Air Canada, Montreal, plans to seek an extension of funding relief regulations from the Canadian government to keep its pension plans viable, according to a second-quarter earnings call on Wednesday.
The Canadian government in 2009 approved an agreement between Air Canada and its five labor unions to halt fixed payments to employee pension plans of C$150 million (US$150.8 billion) in 2011, C$175 million in 2012 and C$225 million in 2013.
Arbitrators in both the International Association of Machinists and Aerospace Workers, and Air Canada Pilots Association recent arbitrations “concluded that an extension of funding relief regulation is essential to the viability of Air Canada's pension plans. We plan to pursue such an extension for the benefit of all our stakeholders,” said Calin Rovinescu, Air Canada president and CEO, during the call.
Air Canada is “currently formulating our position,” Peter Fitzpatrick, Air Canada spokesman, said in an e-mailed response to questions about what kind of funding relief Air Canada is seeking. He said both arbitrators recommended a 10-year period to eliminate the pension deficit.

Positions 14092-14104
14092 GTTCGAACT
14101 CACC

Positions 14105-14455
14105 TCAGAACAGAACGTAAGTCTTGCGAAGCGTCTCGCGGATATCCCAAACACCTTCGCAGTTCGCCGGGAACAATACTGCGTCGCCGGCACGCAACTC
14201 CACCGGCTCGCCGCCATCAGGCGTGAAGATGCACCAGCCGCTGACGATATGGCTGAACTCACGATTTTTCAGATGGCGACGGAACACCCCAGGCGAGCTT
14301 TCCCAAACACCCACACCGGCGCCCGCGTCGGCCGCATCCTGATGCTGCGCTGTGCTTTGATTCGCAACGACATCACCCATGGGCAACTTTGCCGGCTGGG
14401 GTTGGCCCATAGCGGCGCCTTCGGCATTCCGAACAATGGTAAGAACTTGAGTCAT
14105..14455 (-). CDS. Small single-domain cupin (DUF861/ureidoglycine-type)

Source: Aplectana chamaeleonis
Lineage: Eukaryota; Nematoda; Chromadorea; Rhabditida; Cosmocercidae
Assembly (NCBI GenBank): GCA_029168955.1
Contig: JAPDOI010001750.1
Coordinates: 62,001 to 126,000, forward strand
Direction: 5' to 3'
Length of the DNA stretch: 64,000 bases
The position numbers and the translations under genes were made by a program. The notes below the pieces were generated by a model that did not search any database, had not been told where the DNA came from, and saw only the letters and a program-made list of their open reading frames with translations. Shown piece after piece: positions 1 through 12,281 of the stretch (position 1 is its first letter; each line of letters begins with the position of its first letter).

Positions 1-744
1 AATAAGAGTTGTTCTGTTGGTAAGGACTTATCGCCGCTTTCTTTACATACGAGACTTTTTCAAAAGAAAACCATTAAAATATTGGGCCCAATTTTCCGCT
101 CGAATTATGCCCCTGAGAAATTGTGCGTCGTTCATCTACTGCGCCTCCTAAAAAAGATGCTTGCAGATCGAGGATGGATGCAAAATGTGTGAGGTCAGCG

“At the end of the day, these are pension funds that need to be worked out between the employers and their employees,” said Jack Aubry, spokesman for the Canadian Department of Finance, in a telephone interview. “It's a private matter, except that there's a legislative vehicle in place, if they want to follow the distressed pension plan model. There's a way of proceeding.”
As of Jan. 1, Air Canada's DB plans had an aggregate solvency deficit of C$4.2 billion.
“Valuations do not increase our past services cost-funding obligations required prior to 2014,” said Michael Rousseau, executive vice president and CFO, in the earnings call. The solvency pension deficit increased C$2 billion from Jan. 1, 2011, primarily from the discount rate decreasing to 3.3% from 4.5%, he added.
Recent collective bargaining agreements with unions will result in a solvency deficit reduction of C$1.1 billion, effective Jan. 1, 2014.